Charities are under-capitalised, averse to risk and do not have access to enough forms of finance or lenders, according to the Charities Aid Foundation's social lender Venturesome.
Its report, Access To Capital, was written in response to the government consultation on how to develop a social investment wholesale bank.
"It is increasingly recognised that lack of access to capital acts as a barrier to charities achieving their social mission," the report says. "However, there is no strong or coherent voice clamouring for access to capital."
The report, written by John Kingston, director of Venturesome, and Emilie Goodall, an investment manager at the lender, says more knowledge of capital financing in the third sector, more effective investment mechanisms and a more varied supply of finance are needed.
It says one reason why charities have traditionally been under-capitalised is that they fear the reactions of donors and funders if they hold high levels of reserves.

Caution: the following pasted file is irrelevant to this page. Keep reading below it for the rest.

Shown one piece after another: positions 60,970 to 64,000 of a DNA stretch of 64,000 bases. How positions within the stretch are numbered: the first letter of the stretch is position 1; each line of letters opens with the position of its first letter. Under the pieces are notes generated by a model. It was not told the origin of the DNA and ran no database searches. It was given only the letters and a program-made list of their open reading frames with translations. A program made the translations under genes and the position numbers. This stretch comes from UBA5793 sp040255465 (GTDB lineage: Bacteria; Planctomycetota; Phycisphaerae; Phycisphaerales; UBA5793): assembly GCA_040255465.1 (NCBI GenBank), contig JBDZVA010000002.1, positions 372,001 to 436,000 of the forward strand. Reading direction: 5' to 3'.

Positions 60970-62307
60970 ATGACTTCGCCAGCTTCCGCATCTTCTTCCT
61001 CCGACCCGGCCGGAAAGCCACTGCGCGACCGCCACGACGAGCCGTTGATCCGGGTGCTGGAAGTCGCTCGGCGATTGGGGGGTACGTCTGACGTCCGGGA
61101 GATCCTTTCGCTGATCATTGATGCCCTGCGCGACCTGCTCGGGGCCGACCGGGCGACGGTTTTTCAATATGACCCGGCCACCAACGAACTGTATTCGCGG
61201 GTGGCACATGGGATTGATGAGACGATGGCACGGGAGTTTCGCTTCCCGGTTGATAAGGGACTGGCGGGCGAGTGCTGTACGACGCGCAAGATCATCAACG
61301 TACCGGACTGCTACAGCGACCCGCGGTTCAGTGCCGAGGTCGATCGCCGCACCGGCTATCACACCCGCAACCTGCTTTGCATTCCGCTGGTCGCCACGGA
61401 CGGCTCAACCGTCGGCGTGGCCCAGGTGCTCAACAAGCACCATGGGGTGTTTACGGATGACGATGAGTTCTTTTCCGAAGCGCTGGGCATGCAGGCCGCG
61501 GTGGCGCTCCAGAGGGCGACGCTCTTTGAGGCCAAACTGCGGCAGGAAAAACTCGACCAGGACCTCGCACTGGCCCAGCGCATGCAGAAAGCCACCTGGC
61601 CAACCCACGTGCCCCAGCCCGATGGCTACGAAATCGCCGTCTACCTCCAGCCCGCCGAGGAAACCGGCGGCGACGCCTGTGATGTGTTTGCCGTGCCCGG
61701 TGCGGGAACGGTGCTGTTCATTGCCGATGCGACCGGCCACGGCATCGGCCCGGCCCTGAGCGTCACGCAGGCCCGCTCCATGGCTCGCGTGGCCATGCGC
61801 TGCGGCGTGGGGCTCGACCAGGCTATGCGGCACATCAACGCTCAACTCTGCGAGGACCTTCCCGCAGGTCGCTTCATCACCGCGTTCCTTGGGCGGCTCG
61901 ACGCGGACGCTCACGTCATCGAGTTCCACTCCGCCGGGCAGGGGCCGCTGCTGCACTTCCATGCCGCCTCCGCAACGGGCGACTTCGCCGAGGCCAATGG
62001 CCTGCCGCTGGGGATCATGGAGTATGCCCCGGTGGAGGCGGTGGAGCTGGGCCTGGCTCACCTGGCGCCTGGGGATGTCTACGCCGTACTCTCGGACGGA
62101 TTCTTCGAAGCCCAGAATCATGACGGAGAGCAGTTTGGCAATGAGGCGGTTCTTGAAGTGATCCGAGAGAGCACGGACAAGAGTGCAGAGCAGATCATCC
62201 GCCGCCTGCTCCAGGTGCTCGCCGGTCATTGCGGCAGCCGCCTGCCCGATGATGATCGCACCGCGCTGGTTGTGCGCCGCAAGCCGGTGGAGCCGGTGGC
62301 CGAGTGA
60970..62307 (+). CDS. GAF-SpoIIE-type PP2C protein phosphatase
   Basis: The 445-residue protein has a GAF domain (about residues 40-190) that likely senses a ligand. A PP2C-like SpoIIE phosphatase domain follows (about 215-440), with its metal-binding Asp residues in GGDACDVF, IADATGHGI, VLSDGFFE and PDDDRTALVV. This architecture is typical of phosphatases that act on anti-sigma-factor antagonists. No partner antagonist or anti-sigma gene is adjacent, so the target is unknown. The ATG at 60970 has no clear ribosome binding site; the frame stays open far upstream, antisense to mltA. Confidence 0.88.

When organisations in the sector have tried to access capital they have tended to have access only to loan finance, chiefly to buy fixed assets, the report says.
"The handful of other mechanisms available - underwriting, unsecured loans, quasi-equity and equity - are barely used," it says. "Furthermore, where they are used, they are available in the short to medium term, over three to five years. "
The report says the limited range of mechanisms reflects an immature market and an aversion to risk by both borrowers and lenders. A reliance on grants, when there is enough of them to go round, has made the situation difficult for all organisations.
"There is a finite supply of charitable money and insufficient to go round - a situation that will only worsen in coming years," it says.
The sector does not have a "sufficiently resilient" supply of capital, with a lack of opportunity for philanthropists and the general public to get involved in social investment, it adds.
There are relatively few operators in the social investment arena, and a large section of the funds available for borrowing comes from one source, the report concludes. Almost half the funds come through Social Investment Business, the newly created organisation that runs Futurebuilders, it says.